3. The role of the Seminoles
The Seminoles were a group of native Americans living in Florida who refused to align with the U.S. So, by default, runaway slaves from the South found no hostility with the Seminoles. The Seminoles even helped the runaways build houses and plant crops. Even though these times of the Underground Railroad were fractured with several Seminole Wars with the U.S., slaves were attracted to Florida as preferable to bondage in the South. The Railroad, leading here, became a key voice to the world, highlighting further the deplorable conditions of U.S. slaves to world eyes and ears.

4. The role of religious groups
A number of religious groups supported the freedom of slaves at the peak of the Underground Railroad, but the Quakers in particular had a long history of anti-slavery. As early as 1786, Quakers were using their own homes (with hidden staircases and rooms) to help runaway slaves escape. Runaways were moved along from one Quaker house to the next.

Many believe this was the real beginning of the Underground Railroad. The heart of the Quaker community was in Pennsylvania. And it was here that many slaves running from the Maryland plantations were helped on their journey further north to Philadelphia, Lancaster County or New Jersey.

Interestingly, all Quakers denounced slavery, but not all supported the notion of the Underground Railroad. Directly breaking the law threatened the spirit of the Quaker community, even though most agreed that slavery was immoral. Many wrestled with this anomaly. But it was the sacrifice of so many discordant faiths, banding together in the Underground project, that gave the Underground a spiritual strength in numbers.

5. The role of key cities such as Rochester, New York
Many cities had a role to play in the Underground Railroad. Even cities in the south, such as Baltimore, quietly absorbed black runaways with free. But maintaining anonymity in such a hot spot was quite difficult, especially when the runaways sought work to survive. But Rochester, in the far north, was literally the last city in the U.S. before freedom was tasted for real. It had a leading role to play in the Underground movement.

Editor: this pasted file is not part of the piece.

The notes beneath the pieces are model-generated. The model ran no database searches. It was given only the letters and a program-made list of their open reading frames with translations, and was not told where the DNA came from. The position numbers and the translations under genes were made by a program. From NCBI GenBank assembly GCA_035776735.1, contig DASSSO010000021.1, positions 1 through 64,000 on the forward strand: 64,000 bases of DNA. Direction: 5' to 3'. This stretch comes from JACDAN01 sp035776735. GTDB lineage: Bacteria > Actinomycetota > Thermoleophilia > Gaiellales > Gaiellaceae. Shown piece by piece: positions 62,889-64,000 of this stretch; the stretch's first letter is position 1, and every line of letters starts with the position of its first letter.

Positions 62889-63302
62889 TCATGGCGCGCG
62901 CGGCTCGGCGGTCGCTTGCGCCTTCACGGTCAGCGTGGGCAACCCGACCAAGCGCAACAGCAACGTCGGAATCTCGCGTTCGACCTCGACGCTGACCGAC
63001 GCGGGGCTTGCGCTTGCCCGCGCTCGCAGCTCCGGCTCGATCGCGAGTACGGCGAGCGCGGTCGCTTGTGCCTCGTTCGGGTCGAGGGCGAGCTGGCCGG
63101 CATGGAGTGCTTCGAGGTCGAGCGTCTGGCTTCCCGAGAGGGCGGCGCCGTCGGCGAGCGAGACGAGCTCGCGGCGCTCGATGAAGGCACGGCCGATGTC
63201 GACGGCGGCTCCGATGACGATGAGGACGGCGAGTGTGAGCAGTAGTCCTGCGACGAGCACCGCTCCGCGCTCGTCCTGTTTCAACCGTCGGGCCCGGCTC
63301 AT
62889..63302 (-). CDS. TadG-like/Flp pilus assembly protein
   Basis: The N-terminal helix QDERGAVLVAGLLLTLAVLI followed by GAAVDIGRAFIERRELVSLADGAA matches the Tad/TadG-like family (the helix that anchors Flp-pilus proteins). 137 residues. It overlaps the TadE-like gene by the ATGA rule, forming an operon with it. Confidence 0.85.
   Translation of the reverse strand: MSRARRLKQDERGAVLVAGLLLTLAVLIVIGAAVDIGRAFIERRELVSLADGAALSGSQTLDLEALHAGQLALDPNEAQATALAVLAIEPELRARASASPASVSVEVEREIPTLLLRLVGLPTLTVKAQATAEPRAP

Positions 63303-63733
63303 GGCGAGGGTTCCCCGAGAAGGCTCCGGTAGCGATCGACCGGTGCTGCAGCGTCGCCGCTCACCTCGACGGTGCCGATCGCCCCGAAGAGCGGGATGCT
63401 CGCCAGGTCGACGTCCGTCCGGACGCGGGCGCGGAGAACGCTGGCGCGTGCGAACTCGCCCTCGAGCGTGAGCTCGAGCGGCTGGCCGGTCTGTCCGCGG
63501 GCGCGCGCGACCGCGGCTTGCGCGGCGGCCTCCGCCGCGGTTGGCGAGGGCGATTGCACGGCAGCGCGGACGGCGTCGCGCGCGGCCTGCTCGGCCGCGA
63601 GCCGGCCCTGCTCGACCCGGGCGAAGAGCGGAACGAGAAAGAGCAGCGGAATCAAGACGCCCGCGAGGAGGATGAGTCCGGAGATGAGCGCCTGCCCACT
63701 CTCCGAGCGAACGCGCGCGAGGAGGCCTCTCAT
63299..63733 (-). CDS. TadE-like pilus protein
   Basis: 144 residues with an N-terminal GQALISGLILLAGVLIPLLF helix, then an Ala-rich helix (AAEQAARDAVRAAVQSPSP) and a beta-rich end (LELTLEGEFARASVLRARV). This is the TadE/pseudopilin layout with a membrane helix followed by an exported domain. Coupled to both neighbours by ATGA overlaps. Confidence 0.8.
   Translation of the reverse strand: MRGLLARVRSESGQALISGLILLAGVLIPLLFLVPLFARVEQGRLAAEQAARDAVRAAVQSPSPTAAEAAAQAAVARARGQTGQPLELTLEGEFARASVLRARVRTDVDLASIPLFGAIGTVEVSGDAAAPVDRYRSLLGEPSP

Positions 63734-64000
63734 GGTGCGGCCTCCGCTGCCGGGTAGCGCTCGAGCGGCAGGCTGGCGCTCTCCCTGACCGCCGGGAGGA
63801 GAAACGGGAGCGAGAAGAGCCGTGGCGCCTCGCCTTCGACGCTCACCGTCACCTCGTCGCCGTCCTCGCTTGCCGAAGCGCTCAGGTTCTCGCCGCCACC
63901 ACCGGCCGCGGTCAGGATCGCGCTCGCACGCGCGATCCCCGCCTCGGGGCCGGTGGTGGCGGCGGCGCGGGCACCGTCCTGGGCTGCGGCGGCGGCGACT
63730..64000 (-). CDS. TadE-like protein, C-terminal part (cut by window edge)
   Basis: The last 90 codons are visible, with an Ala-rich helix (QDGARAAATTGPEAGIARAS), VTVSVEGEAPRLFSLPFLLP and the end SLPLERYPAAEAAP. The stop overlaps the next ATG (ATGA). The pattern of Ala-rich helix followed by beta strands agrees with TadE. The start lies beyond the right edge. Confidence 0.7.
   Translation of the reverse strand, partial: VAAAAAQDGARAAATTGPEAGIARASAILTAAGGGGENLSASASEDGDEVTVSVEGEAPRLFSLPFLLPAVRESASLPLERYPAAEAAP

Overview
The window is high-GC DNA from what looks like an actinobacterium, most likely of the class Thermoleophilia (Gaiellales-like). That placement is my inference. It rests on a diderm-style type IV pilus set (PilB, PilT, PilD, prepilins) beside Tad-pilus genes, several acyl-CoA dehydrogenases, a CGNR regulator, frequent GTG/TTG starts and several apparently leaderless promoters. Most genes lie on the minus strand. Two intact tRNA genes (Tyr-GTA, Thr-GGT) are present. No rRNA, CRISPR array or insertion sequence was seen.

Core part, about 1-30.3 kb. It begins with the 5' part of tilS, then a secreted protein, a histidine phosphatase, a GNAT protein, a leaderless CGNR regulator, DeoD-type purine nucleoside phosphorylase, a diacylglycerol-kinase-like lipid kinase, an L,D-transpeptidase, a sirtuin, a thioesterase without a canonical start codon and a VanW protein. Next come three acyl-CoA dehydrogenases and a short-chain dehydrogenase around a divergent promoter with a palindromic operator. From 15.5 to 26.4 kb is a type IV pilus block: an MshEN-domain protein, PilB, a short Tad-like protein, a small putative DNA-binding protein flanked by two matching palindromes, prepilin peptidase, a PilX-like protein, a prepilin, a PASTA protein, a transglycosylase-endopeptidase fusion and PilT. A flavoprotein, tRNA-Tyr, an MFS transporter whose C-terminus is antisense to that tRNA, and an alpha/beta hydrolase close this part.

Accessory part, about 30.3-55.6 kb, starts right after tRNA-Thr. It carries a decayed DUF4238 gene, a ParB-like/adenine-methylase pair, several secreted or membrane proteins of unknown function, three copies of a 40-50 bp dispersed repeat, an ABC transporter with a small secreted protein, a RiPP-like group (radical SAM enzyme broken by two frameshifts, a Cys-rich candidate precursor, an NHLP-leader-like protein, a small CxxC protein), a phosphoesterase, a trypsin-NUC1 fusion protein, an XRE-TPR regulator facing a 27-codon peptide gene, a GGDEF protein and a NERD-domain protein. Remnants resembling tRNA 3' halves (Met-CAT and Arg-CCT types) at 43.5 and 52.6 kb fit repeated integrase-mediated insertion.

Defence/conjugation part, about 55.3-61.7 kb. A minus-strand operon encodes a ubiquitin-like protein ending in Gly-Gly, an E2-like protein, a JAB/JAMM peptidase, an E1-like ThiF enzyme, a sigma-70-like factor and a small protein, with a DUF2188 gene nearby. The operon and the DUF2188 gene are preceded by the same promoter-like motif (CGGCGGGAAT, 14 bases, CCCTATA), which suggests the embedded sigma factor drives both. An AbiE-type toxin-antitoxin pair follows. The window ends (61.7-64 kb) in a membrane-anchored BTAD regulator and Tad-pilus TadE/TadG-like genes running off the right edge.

Communities here openly banded together to raise funds for the Underground. Bazaars and dinners were conducted to raise funds; clothing and furniture were donated. And, of course, some simply made large and small donations of money. Rochester helped keep the dream of freedom alive for runaways. But, in some ways, Rochester (and other cities like her) symbolized far more. They gave hope that white and black people respected each other's identity. There was a hope that equality could be possible. Slavery had to end!

6. The role of music
Many songs are associated with the Underground Railroad. But interestingly, they were not so much about the Railroad as they were the Railroad. Songs became a secret code of communication. For example, many of these slave songs talked about "going home" or "being bound for the land of Canaan."

If you just heard the song, you might think the people were singing about dying and going to heaven. However, the people who sang were very clever. They were actually singing about going north to Canada and freedom." Harriet Tubman used the song "Wade in the Water" to warn runaways that slavecatchers were close and they should get off a main trail. So, the songs were a means of warning and inspiring the spirit to keep going.

In summary, the Underground Railroad's role in bringing slavery in the U.S. to an end was huge. It represented social, cultural and spiritual players in the drama of slavery and anti-slavery. Running from slavery was a dangerous business, best done furtively in the dark of night or in holiday periods. But the Underground Railroad ensured the reasons for running were seen, world-wide, in the light of day.

Unity in the face of adversity!
Humanity at its best when confronted with the worst!
Heroes like Robert Purvis ensured the world watched.
And music bound the runaways together in a bond of hope.
Slavery had to end!